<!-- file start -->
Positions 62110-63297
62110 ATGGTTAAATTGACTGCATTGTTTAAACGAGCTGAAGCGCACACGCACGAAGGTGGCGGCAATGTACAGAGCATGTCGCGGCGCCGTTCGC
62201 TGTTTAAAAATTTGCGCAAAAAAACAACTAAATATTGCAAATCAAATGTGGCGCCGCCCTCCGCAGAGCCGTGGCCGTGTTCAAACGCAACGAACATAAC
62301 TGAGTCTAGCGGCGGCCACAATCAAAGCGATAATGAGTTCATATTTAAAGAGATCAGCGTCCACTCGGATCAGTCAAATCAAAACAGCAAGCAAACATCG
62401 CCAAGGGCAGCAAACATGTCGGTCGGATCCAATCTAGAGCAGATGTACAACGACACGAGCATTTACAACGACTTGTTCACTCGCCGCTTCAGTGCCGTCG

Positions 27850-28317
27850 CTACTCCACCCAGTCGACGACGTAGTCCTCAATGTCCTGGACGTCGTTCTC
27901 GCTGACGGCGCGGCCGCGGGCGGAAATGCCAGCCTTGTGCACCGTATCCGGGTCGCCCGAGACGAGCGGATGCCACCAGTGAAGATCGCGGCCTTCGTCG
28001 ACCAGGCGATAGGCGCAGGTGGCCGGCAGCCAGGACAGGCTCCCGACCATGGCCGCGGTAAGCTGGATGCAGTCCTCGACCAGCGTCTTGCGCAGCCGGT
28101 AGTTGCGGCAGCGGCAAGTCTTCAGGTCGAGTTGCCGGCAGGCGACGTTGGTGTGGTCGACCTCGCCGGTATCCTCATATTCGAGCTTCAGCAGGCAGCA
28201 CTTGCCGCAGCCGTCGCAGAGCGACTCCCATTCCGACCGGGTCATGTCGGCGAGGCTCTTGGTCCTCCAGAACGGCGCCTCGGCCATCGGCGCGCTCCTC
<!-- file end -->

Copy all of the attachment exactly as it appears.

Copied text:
Positions 62110-63297
62110 ATGGTTAAATTGACTGCATTGTTTAAACGAGCTGAAGCGCACACGCACGAAGGTGGCGGCAATGTACAGAGCATGTCGCGGCGCCGTTCGC
62201 TGTTTAAAAATTTGCGCAAAAAAACAACTAAATATTGCAAATCAAATGTGGCGCCGCCCTCCGCAGAGCCGTGGCCGTGTTCAAACGCAACGAACATAAC
62301 TGAGTCTAGCGGCGGCCACAATCAAAGCGATAATGAGTTCATATTTAAAGAGATCAGCGTCCACTCGGATCAGTCAAATCAAAACAGCAAGCAAACATCG
62401 CCAAGGGCAGCAAACATGTCGGTCGGATCCAATCTAGAGCAGATGTACAACGACACGAGCATTTACAACGACTTGTTCACTCGCCGCTTCAGTGCCGTCG

Positions 27850-28317
27850 CTACTCCACCCAGTCGACGACGTAGTCCTCAATGTCCTGGACGTCGTTCTC
27901 GCTGACGGCGCGGCCGCGGGCGGAAATGCCAGCCTTGTGCACCGTATCCGGGTCGCCCGAGACGAGCGGATGCCACCAGTGAAGATCGCGGCCTTCGTCG
28001 ACCAGGCGATAGGCGCAGGTGGCCGGCAGCCAGGACAGGCTCCCGACCATGGCCGCGGTAAGCTGGATGCAGTCCTCGACCAGCGTCTTGCGCAGCCGGT
28101 AGTTGCGGCAGCGGCAAGTCTTCAGGTCGAGTTGCCGGCAGGCGACGTTGGTGTGGTCGACCTCGCCGGTATCCTCATATTCGAGCTTCAGCAGGCAGCA
28201 CTTGCCGCAGCCGTCGCAGAGCGACTCCCATTCCGACCGGGTCATGTCGGCGAGGCTCTTGGTCCTCCAGAACGGCGCCTCGGCCATCGGCGCGCTCCTC